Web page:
This work is intended to be a "philosophical analysis" of certain problems encountered by the social sciences. The aim of the book is to "help redirect modern social science from some important theoretical mistakes." According to Kaplan most of our knowledge rests on common sense. It is the mark of common sense knowledge that it is not self-conscious, that it does not engage in a critique of its own possibility. The realm of the philosophy of history, of social science, (...) and of science is opened up through the attempt at "self-consciousness concerning the limits of the various processes by which knowledge is obtained." Kaplan accepts the proposition that the "framework within which knowledge occurs can never be included in knowledge itself," that the framework within which knowledge is acquired cannot be transcended. It might appear from his acceptance of this proposition that Kaplan would accept radical historicism. This is not the case. It is a primary intention of Kaplan to suggest that we can state the standpoint from which perspectival knowing exists, what it depends upon, and what it leaves out of account. Kaplan sees a measure of transcendence being achieved through the comprehension of different perspectives. However, he explicitly rejects the possibility of a true consciousness which would be the result of a single correct perspective on the world. The book has several major flaws. The greatest is the absence of sustained argument. The author fails to give evidence for the major propositions of the book. Usually a footnote to previous writings of his is offered as substitute for argument. Another major flaw of the book stems from Kaplan's understanding of what is characteristically human in the terms of systems analysis. To one not convinced in advance of the adequacy of this language to the task of understanding man, Kaplan's work will appear to suffer from an ill-conceived use of technical jargon.--J. W. S. (shrink)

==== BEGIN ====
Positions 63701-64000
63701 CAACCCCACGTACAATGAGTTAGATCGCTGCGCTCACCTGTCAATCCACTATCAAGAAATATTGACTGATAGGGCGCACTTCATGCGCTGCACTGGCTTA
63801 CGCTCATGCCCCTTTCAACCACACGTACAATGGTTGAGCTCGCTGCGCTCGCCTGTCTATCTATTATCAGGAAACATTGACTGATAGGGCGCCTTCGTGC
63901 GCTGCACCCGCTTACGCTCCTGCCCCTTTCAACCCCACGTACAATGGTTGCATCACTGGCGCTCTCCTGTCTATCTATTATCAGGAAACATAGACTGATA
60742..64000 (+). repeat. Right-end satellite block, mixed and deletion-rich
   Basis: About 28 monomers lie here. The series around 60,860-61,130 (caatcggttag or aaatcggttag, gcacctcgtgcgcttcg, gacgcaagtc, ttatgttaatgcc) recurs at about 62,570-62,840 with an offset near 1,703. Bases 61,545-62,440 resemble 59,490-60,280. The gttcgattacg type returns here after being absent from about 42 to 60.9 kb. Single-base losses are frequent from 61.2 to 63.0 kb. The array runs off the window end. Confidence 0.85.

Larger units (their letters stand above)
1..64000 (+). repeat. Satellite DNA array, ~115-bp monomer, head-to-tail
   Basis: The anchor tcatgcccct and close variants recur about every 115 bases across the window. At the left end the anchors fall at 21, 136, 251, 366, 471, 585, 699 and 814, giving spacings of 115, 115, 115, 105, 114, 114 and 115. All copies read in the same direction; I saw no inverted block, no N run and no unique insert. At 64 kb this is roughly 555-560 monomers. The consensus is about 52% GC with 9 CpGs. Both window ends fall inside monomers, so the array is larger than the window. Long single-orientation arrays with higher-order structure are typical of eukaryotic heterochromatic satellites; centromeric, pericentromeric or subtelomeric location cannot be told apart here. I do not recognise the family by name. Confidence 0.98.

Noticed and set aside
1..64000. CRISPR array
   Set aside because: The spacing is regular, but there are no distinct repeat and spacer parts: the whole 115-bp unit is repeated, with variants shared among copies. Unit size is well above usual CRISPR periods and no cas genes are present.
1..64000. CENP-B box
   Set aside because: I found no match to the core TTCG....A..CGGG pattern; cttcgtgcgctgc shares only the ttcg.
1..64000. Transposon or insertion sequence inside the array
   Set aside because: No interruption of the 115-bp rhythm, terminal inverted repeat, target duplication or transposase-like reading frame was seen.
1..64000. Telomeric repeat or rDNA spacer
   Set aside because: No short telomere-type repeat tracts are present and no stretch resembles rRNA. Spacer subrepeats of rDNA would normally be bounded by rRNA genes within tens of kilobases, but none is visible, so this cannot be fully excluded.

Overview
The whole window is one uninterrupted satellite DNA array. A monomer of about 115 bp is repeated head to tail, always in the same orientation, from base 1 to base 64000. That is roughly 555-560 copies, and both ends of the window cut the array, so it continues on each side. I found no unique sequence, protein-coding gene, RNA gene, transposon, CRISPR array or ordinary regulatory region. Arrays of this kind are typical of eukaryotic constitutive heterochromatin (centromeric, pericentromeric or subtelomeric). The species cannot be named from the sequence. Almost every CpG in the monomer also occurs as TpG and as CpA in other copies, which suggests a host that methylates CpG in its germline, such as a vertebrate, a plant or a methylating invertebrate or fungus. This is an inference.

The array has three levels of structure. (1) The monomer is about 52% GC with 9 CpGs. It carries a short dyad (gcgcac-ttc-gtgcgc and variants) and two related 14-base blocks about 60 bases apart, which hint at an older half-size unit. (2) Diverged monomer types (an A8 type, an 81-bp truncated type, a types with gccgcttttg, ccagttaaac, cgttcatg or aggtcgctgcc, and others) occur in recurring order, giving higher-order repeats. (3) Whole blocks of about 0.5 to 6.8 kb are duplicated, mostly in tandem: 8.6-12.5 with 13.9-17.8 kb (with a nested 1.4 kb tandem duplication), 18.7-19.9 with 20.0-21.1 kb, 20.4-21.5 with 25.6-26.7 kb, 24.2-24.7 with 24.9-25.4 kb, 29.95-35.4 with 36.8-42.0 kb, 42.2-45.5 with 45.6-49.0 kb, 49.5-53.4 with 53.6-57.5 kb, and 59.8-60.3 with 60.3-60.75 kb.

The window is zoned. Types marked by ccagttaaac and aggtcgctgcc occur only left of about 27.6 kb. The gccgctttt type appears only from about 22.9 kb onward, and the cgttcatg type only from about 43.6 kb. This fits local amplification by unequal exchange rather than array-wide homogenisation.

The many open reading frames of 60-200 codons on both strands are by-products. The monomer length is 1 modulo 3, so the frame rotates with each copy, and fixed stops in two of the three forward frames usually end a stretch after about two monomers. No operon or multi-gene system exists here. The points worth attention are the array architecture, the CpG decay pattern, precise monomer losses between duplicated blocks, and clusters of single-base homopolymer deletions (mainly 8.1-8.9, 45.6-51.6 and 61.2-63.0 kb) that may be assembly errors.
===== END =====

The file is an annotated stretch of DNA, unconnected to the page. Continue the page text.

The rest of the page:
In earlier work we have described how computer algebra may be used to derive composite rate laws for complete systems of equations, using the mathematical technique of Gröbner Bases (Bennett, Davenport and Sauro, 1988). Such composite rate laws may then be fitted to experimental data to yield estimates of kinetic parameters.Recently we have been investigating the practical application of this methodology to the estimation of kinetic parameters for the closed two enzyme system of aspartate aminotransferase (AAT) and malate dehydrogenase (...) (MDH) (Fisher 1990a; Fisher 1990b; Bennett and Fisher, 1990). (shrink)
Principles and the context, by J. C. Bennett.--Love monism, by J. M. Gustafson.--Responsibility in freedom, by E. C. Gardner.--The new morality, by G. Fackre.--When love becomes excarnate, by H. L. Smith.--Situational morality, by R. W. Gleason.--The nature of heresy, by G. Kennedy.--Situation ethics under fire, by J. Fletcher.